Converting Cartesian Components of a Vector on a Sphere to Tangential-Normal Components

I am dealing with a mechanics problem on a unit sphere where all the equations are written in terms of Cartesian components and wish to make a conversion to a system $$n, t, s$$ where $$n$$ is the unit normal to the surface, $$t$$ is tangential to the surface and $$s$$ is also tangential to the surface and orthogonal to $$n$$ and $$t$$.

In theory, this should be easy for a sphere because the normal vector is the same as the radial vector, then you can take the cross product of the normal vector and the unit vector in the $$z$$ direction to get the tangent vector.

$$\textbf{t} = \textbf{n} \: \times \: \hat{\textbf{k}}.$$

The second tangential vector is then obtained via

$$\textbf{s} = \textbf{n} \: \times \: \textbf{t}.$$

This seems fine, but then say, I have a radial vector with Cartesian components $$[r_x \: r_y \: r_z]^T$$, but now I want it to have the equivalent tangential-normal components $$[r_n \: r_t \: r_s]^T$$, so what would the formula be to take the $$x$$, $$y$$ and $$z$$ components and convert them, as there will no longer be a formula to convert as there would be with Cartesian to spherical polar coordinates, for example.

$$\begin{bmatrix} r_{x} \\ r_{y} \\ r_{z} \end{bmatrix} = \begin{bmatrix} n_x & t_x & s_x \\ n_y & t_y & s_y \\ n_z & t_z & s_z \end{bmatrix} \begin{bmatrix} r_{n} \\ r_{t} \\ r_{s} \end{bmatrix}=\begin{bmatrix} \cos \theta & -\sin \theta & 0 \\ \sin \theta & \cos \theta & 0 \\ 0 & 0 & 1 \end{bmatrix}\begin{bmatrix} r_{n} \\ r_{t} \\ r_{s} \end{bmatrix}$$

Edit: Should the matrix giving the conversion actually be:

$$\begin{bmatrix} r_{x} \\ r_{y} \\ r_{z} \end{bmatrix} = \begin{bmatrix} \sin \theta \cos \phi & \sin \phi & \cos \theta \cos \phi \\ \sin \theta \sin \phi & - \cos \phi & \cos \theta \sin \phi\\ \cos \phi & 0 &- \sin \theta \end{bmatrix} \begin{bmatrix} r_{n} \\ r_{t} \\ r_{s} \end{bmatrix}$$

• Your new reference system varies depending on the point you choose on the sphere, which usually is the point where the vector is applied. Hence you must also supply the coordinates of that point. – Aretino Feb 23 at 16:31
• So for example, if I specify the vector $[0 \: 0 \: 1]$ in Cartesian components? Since the system depends on the point, could I have conversion as above in terms of the rotation matrix about the $z$ axis in three dimensions? – Tom Feb 23 at 16:54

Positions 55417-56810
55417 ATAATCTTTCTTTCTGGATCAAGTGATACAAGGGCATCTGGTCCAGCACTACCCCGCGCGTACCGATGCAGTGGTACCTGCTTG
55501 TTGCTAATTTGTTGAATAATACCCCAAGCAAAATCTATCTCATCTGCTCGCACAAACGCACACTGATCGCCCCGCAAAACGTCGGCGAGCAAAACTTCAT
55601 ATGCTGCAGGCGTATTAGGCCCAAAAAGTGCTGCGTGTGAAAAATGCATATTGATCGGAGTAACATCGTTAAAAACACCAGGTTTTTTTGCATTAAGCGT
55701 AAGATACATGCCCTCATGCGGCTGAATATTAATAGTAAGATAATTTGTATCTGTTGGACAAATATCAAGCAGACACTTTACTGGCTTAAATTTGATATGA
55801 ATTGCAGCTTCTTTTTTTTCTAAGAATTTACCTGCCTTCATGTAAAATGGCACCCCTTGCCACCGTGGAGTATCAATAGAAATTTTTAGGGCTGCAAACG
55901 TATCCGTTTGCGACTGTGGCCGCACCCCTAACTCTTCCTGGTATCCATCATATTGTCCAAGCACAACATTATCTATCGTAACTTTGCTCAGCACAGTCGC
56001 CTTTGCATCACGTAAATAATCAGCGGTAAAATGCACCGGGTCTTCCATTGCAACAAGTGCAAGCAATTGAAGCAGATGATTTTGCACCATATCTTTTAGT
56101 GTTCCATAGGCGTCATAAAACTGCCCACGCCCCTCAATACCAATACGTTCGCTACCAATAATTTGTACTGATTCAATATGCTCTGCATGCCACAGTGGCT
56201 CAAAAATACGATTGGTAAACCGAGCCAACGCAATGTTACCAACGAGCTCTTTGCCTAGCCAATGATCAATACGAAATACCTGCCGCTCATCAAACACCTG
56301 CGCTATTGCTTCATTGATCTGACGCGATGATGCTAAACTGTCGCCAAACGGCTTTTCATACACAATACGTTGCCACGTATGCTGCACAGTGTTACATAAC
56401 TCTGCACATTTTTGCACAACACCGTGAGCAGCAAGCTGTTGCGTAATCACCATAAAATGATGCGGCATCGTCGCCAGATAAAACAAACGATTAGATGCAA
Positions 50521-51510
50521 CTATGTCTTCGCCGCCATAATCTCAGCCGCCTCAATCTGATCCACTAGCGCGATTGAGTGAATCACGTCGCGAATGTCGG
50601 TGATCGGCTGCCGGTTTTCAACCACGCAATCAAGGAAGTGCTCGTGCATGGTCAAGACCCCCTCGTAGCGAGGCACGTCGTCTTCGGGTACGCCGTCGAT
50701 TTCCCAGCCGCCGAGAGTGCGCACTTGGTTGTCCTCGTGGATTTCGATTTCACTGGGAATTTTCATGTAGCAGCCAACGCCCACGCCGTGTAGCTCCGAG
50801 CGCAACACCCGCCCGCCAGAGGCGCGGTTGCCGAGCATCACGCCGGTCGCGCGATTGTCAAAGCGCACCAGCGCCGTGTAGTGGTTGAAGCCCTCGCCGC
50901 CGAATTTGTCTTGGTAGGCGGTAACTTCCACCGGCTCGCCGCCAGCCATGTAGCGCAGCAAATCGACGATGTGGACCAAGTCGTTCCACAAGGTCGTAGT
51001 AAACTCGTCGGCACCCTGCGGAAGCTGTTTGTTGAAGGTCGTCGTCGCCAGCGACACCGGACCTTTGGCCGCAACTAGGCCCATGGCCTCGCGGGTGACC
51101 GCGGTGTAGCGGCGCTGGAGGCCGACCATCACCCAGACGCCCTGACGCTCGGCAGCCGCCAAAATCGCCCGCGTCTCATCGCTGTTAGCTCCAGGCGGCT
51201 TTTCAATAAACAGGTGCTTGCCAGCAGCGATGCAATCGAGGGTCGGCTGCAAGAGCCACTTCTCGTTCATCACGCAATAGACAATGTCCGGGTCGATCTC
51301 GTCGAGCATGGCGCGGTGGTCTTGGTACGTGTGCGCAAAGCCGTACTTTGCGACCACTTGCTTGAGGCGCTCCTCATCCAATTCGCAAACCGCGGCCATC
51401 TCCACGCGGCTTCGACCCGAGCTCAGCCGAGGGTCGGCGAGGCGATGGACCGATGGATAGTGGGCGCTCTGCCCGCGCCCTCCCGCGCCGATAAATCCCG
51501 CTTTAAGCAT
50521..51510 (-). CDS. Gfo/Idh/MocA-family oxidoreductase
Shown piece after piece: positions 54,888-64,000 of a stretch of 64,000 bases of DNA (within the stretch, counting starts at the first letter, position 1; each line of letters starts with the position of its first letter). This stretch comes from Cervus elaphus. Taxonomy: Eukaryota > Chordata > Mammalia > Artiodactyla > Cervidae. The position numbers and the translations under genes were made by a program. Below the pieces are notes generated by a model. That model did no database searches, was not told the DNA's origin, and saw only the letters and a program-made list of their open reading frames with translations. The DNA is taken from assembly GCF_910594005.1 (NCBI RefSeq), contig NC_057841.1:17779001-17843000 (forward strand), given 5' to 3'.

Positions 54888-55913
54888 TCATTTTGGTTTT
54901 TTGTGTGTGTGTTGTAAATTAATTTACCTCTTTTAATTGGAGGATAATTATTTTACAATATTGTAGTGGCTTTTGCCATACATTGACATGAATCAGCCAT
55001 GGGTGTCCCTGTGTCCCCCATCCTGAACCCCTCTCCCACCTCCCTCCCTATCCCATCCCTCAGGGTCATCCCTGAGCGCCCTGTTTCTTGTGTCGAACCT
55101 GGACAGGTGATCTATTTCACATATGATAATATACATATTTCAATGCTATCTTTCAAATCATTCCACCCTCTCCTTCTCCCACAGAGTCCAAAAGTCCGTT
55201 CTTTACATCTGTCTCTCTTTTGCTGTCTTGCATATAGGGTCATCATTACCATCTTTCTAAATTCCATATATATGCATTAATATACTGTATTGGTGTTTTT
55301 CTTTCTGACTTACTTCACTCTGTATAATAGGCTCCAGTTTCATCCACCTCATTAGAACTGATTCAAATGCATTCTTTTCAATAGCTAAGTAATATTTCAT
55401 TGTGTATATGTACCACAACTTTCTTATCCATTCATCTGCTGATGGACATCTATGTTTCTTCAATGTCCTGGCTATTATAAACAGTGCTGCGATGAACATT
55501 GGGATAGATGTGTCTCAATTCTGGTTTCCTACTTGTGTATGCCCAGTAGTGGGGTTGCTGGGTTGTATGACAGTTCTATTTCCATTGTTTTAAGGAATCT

• Maybe this will help: every point in space can be labeled with an $(x,y,z)$ label. And each of those points has an $\hat{x}$, $\hat{y}$, and $\hat{z}$ direction. In a different labeling system, every point in space can be labeled with an $(n, t, s)$ label. And each of those points in space has an $\hat{n}$, $\hat{t}$, and $\hat{s}$ direction. Given an $(x_1, y_1, z_1)$ and an $(x_2, y_2, z_2)$, it's really easy to tell someone what their displacement vector is. In the new system given an equivalent $(n_1, t_1, s_1)$ corresponding to the same $(x_1, y_1, z_1)$ and an $(n_2, t_2, s_2)$ it would – DWade64 Feb 23 at 17:08
• be really difficult, if someone were at $(n_1, t_1, s_1)$, to give them directions to general second point. Our brains our wired for cartesian direction giving. But it would be really simply to give someone directions, starting from $(0, \text{undefined}, \text{undefined})$, i.e. the origin, to $(n_2, t_2, s_2)$. You tell them to go in the direction $n_2 \hat{n}(t_2,s_2)$. All points on a sphere, with radius $R$, are given by $R \hat{r}$. It's confusing because cartesian directions are always constant. spherical directions are functions – DWade64 Feb 23 at 17:11
• I consider $(x,y,z)$ different from $[x,y,z]^T$ which means to me something like $x\hat{x} + y\hat{y} + z\hat{z}$. The first is a point and the second is a vector in my head. An $(x,y,z)$ has an equivalent $(n,t,s)$. But an $x\hat{x} + y\hat{y} + z\hat{z}$, a position vector, always just corresponds to a position vector $n \hat{n}$ ($\hat{n}$ is a function. I don't know the direction of $\hat{n}$ unless you tell me the $t,s$ coordinates of the $(x,y,z)$ point) – DWade64 Feb 23 at 17:23

Let $$(\sin\theta\cos\phi,\sin\theta\sin\phi,\cos\theta)$$ be the coordinates of the reference point on the sphere. From your definitions it follows that the components of $$\hat n$$, $$\hat t$$, $$\hat s$$ in cartesian coordinates are given by:
$$\hat n=(\sin\theta\cos\phi,\sin\theta\sin\phi,\cos\theta),\quad \hat t=(\sin\phi,-\cos\phi,0),\quad \hat s=(\cos\theta\cos\phi,\cos\theta\sin\phi,-\sin\theta).$$ (Notice that here $$\hat t={1\over\sin\theta}\hat n\times\hat z$$, to obtain a unit vector).
Suppose then you have a vector $$v_{nts}=(v_n,v_t,v_s)$$ expressed in $$nts$$ coordinates. From the above formulas it follows that its cartesian components are given by $$v_{xyz}=Mv_{nts}$$, where: $$M=\pmatrix {\sin\theta\cos\phi & \sin\phi & \cos\theta\cos\phi \\ \sin\theta\sin\phi & -\cos\phi & \cos\theta\sin\phi \\ \cos\theta & 0 & -\sin\theta}.$$ And of course: $$v_{nts}=M^{-1}v_{xyz}$$.
• Just to check in the middle of the matrix, that should be $- \sin \theta \cos \phi$ I think – Tom Feb 23 at 18:18
• As I wrote, $\hat n\times\hat z$ is not a unit vector: its length is $\sin\theta$. To obtain a unit vector I defined $\hat t=(\hat n\times\hat z)/\sin\theta$. – Aretino Feb 23 at 18:25
• We have: $$M^{-1}=\pmatrix {\sin\theta\cos\phi & \sin\theta\sin\phi & \cos\theta \\ \sin\phi&-\cos\phi&0\\ \cos\theta\cos\phi & \cos\theta\sin\phi & -\sin\theta}.$$ Hence the transformed of $(0,0,1)^T$ is $$M^{-1}\pmatrix{0\\0\\1}=\pmatrix{\cos\theta\\0\\-\sin\theta}.$$ – Aretino Mar 30 at 21:41
• At poles you can simply take $\hat x$ and $\hat y$ as tangent vectors. – Aretino Apr 12 at 16:49